Much-travelled guitarist and producer Robin George dead at 68

Robin George studio portrait
(Image credit: Fin Costello via Getty Images)

Guitarist and producer Robin George, who made his name in the 1980s with his album Dangerous Music and collaborated with the likes of Robert Plant, Magnum, Glenn Hughes and Phil Lynott, has died at the age of 68. The news was confirmed on his personal Facebook page.

The statement read: "On Friday 26th April at 11.45 our beautiful Robin left this world and flew away to the next life where we hope he’s partying with the family, friends and musicians he loved and lost over the years. Robin had been fighting a long illness but by Christmas, it became obvious that he was not long for this world. 

"He was devastated when he was no longer able to play his beloved guitars but he continued to write songs, do interviews, make videos and tell his story here on Facebook and through his biography. He desperately wanted his music to live on because music was in his heart and soul. Robin leaves behind his adored wife, four beloved children, two beautiful sisters, nine lovely grandchildren, many dear friends and the animal family that he rescued over the years. 

"We are devastated because there will never be another Robin George. LovePower with you always. You're with your angels now."

George was born in Wolverhampton, and released his first EP, the six-track History, in 1983. An iconic Kerrang! cover feature picturing him with a BC Rich guitar once owned by Slade was published the same year – describing him as "The Axe of Tomorrow" – and debut album Dangerous Music followed in 1984. It featured contributions from the likes of Magnum keyboardist Mark Stanway, future Who bassist Pino Palladino, then-Judas Priest drummer Dave Holland and Thin Lizzy's Phil Lynott. George – who'd auditioned for Lizzy several years earlier – returned the favour, playing on Lynott's solo single Nineteen in 1985

"He asked me to fly up to Newcastle with him to promote the single on a TV show called Razzmatazz," George told Classic Rock in 2015. "At the airport in Newcastle they searched me and my guitar but left Phil alone. When we got to the TV studio he winked and threw me this massive chunk of dope. I couldn’t believe he’d just waltzed through, but he was always Mr Cool.

“On the plane home, Phil asked Brian Downey and I to re-form Thin Lizzy and we both agreed. So we made some recordings in the studio in his back garden in the house at Kew during December [1985]. It went absolutely great and we took a break for Christmas. His driver took me to the station and Phil came along for the ride. As we got to Euston, Phil asked for the tape of the material we’d been working on, saying he wanted to listen to it over the holiday break. I gave it to him, of course.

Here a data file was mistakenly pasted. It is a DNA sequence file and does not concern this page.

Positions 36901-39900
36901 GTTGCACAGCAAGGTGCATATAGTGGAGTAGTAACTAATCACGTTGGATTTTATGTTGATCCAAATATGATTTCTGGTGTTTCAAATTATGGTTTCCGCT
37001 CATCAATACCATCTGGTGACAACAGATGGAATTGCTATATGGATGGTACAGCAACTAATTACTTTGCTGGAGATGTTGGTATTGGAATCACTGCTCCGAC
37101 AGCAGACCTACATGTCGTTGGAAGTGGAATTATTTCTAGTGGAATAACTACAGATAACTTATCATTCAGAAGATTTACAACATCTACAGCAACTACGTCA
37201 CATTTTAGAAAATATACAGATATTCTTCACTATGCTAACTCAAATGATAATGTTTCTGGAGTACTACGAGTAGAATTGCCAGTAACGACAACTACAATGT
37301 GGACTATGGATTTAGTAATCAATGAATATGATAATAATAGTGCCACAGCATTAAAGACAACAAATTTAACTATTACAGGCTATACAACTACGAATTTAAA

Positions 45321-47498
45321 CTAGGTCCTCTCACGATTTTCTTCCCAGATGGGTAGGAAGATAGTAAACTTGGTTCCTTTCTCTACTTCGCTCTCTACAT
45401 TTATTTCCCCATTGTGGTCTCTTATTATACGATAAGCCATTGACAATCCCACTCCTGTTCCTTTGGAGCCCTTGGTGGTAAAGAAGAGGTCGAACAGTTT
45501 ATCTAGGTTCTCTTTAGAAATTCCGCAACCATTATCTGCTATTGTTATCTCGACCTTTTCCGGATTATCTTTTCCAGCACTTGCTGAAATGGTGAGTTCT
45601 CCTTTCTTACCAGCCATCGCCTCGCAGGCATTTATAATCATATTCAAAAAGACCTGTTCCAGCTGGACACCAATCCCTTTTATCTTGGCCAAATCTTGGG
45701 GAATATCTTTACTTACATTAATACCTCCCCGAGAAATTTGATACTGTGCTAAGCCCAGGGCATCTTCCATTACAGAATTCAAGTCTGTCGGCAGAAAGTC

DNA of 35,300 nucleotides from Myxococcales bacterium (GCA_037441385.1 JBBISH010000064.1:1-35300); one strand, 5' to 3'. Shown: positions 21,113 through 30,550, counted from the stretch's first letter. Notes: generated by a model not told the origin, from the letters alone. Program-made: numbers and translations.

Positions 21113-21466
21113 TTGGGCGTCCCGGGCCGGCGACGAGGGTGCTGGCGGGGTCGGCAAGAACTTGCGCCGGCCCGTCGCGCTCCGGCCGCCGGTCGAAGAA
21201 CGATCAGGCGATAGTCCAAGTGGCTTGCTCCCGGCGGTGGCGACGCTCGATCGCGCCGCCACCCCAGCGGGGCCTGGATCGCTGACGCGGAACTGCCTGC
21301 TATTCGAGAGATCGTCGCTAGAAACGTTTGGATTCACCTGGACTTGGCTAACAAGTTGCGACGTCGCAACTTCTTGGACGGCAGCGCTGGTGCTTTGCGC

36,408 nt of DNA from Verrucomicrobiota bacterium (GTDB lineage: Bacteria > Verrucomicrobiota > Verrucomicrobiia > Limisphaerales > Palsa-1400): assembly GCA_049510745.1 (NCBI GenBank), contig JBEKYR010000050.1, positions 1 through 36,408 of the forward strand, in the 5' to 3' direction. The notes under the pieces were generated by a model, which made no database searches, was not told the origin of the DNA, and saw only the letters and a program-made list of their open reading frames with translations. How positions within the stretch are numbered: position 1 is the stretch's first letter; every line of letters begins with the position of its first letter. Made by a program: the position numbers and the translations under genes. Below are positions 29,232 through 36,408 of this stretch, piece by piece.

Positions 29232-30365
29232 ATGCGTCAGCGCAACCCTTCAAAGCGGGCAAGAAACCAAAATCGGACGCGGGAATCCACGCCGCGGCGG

“A few days afterwards I was working in my studio when I got a call from a radio station in Stoke, asking me to comment on Phil’s death. It shocked the fuck out me. I knew he was ill, but not the full extent. I told the DJ to fuck off – how unprofessional of them. Unfortunately, the cassette of our material failed to resurface after his death. It was the only copy."

George joined former Uriah Heep frontman David Byron in the Byron Band, and also played with Roy Wood, The Climax Blues Band, Magnum, Notorious – with former Diamond Head singer Sean Harris – Asia and Damage Control (featuring former UFO bassist Pete Way, AC/DC/The Firm drummer Chris Slade, and Quireboys frontman Spike). He also recorded an album with Glenn Hughes, Sweet Relief, in 1989, which remained unreleased until 2008.

Amongst Geoerge's production credits were Diamond Head's early single Sweet & Innocent, plus albums by Quartz and Witchfinder General, as well as Wrathchild's glam metal classic Stakk Attack. He also wrote Red for Danger with Robert Plant, a song that appears on the former Led Zeppelin man's Sixty-six To Timbuktu compilation.

George continued to release his own albums, including a sequel to Dangerous Music, Dangerous Music II, in 2015. His last album was Wilderness, released in 2021. A retrospective collection, Ace In My Hand, was put out last year, featuring liner notes from late Classic Rock writer Malcolm Dome.  

Fraser Lewry

Online Editor at Louder/Classic Rock magazine since 2014. 38 years in music industry, online for 25. Also bylines for: Metal Hammer, Prog Magazine, The Word Magazine, The Guardian, The New Statesman, Saga, Music365. Former Head of Music at Xfm Radio, A&R at Fiction Records, early blogger, ex-roadie, published author. Once appeared in a Cure video dressed as a cowboy, and thinks any situation can be improved by the introduction of cats. Favourite Serbian trumpeter: Dejan Petrović.